This Independence Day, listed here are some Out of doors Freedoms we’re grateful for


On this Independence Day, we at OHUB want to share some of the outdoor freedoms we are grateful for in the United States of America. If you look at modern politics and finance and the current situation in this country, there is much that is murky and negative. It can sometimes be almost too much to bear. Just like stepping outside and recreating yourself, taking the time to be grateful can help you focus on the bigger picture of the freedoms we have, and we have quite a few that we do for can be grateful.

Outdoor freedoms to be thankful for

From the editor:

#1: Our natural resources

One of the most repressive notions of pre-revolutionary America was that natural resources – and most of the land – belonged to royalty and the gentry. Here in America, wildlife is considered the property of the general public. Granted, it’s an imperfect system. Sure, state and federal agencies manage this public resource, including trees and forage on public lands, and some of us (hunters, fishermen, and gun owners) pay far more than our fair share for this management, while other users don’t pay much at all. Sure, sometimes wildlife and wildlife area management is clumsy or wrong, but the overarching concept that wildlife and wildlife areas are a resource for all is something to be thankful for.

I have hunted and fished in a few other countries and the culture of vast tracts of land and animals still owned by the nobility and ruling political class is still the norm. We are grateful for the freedom to hunt, fish, farm, and be in the great outdoors in America without asking permission from the king.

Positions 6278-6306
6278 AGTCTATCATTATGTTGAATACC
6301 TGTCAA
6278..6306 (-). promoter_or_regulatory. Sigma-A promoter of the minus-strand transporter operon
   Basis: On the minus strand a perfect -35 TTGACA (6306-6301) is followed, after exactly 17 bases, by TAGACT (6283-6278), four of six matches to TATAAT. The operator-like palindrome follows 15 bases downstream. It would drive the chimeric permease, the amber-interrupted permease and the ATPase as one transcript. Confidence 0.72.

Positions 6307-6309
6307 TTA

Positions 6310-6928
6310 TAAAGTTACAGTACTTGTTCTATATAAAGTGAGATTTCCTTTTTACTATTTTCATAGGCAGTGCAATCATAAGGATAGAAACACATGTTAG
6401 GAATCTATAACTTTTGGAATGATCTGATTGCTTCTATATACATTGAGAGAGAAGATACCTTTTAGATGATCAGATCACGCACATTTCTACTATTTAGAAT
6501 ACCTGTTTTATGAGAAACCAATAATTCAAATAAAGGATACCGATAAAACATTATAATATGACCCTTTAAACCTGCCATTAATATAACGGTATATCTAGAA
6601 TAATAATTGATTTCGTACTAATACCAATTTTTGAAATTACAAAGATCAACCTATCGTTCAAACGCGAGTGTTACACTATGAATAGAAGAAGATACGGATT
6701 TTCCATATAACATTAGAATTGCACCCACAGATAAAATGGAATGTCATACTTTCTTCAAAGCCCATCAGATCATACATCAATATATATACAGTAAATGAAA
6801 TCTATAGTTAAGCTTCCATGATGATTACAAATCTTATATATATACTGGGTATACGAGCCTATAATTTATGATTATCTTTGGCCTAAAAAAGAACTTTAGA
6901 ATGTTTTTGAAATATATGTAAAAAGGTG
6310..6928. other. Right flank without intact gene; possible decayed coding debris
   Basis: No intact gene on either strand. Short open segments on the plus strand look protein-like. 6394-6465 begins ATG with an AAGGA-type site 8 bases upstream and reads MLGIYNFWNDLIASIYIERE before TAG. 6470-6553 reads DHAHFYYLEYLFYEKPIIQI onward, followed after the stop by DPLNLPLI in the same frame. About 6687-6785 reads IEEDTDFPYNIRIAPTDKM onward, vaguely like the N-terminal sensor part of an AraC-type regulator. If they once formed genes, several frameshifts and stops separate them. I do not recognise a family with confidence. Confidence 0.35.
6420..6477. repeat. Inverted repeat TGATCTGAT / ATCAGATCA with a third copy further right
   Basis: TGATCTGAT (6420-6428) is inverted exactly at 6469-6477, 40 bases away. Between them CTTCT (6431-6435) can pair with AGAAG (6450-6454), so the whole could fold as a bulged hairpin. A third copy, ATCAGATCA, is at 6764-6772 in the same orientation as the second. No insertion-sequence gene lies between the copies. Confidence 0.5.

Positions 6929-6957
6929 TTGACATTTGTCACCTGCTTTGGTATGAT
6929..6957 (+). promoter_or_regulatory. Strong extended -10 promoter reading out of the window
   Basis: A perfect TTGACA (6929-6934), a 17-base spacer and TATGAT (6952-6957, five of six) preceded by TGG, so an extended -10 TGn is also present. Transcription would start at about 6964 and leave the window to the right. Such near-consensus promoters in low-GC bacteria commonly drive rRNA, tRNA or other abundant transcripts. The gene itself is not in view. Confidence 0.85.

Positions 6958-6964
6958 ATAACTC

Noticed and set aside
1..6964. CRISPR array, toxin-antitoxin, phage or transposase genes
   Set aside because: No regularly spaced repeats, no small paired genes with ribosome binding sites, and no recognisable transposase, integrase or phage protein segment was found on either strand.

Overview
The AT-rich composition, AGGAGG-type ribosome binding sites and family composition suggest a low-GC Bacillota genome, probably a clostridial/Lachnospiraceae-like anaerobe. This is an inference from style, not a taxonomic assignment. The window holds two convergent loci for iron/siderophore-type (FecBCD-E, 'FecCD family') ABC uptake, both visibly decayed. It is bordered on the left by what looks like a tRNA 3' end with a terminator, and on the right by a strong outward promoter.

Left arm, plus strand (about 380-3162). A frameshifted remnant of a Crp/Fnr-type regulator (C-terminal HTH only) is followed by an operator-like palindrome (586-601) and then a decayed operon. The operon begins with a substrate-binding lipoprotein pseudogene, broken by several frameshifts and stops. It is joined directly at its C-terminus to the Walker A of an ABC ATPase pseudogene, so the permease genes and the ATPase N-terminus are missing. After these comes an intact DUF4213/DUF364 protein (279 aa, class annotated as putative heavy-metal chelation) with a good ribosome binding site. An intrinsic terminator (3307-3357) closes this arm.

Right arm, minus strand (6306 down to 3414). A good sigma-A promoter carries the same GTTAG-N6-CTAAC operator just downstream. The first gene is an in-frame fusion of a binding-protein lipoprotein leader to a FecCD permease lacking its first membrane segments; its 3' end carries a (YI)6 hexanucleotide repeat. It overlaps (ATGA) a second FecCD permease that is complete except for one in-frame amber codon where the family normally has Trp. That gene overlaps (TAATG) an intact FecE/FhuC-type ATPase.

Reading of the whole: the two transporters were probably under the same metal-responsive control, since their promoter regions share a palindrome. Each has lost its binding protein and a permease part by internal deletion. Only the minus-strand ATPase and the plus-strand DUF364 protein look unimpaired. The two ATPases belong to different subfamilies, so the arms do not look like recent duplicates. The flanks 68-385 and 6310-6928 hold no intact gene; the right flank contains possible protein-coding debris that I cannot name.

#2: The second change

The Second Amendment to the Bill of Rights of the United States Constitution guarantees us the right to own and bear arms. We know that the reason we have the Second Amendment has nothing to do with hunting or outdoor recreation. It anchors us as a means of defending ourselves, our family and our country. However, without the Second Amendment, massive barriers would stand in the way of our access to all types of hunting and fishing technology. “Weapons” can include anything from a club to a rifle. We owe great thanks to our founding fathers for putting this right into the Constitution, for without them we could not guarantee weapons to effectively and quickly harvest game, or to defend ourselves and our families in the wilderness out there.

#3: The American outdoor industry

We’re grateful for the innovators, visionaries, and manufacturers who strive to improve outdoor gear and bring the best possible products to America. This goes double for companies that create American jobs in the outdoor industry and whose products are 100% made in the USA, like Henry USA, whose motto is “Made in America, or not made at all”. From your underwear to your ATV, there are Americans out there working hard to improve your outdoor experience.

#4: Outdoor Pioneers:

From the hardy people who crossed the Bering Strait to the homesteaders of today, we are grateful for those who came before us and passed on the knowledge of how to survive and thrive in nature. Hunters, explorers, trappers, farmers, and homesteaders scraped their existence from scratch and learned their lessons well if they wanted to live. From tools and weapons to all the crafts and techniques to turn solar energy into food, we’re grateful for the hard-learned lessons and knowledge base of those who came before us.

From Morgan Rogue:

“I’m thankful for all the wild edibles that are made available in the great outdoors.” Morgan knows a thing or two about maximizing wild food resources, check out her articles on the subject:

10 ways to grow food in any space

Eat wild plants! – How to safely feed wild edibles

Top 5 wild plants you can use to make flour

From Nicolas Lenze:

“I’m thankful for the connection I feel when I’m in the middle of nature. It’s like pushing the reset button on my soul.”

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Rusty S

Rusty S. is currently a writer for OutdoorHub who has decided not to write a short bio at this time.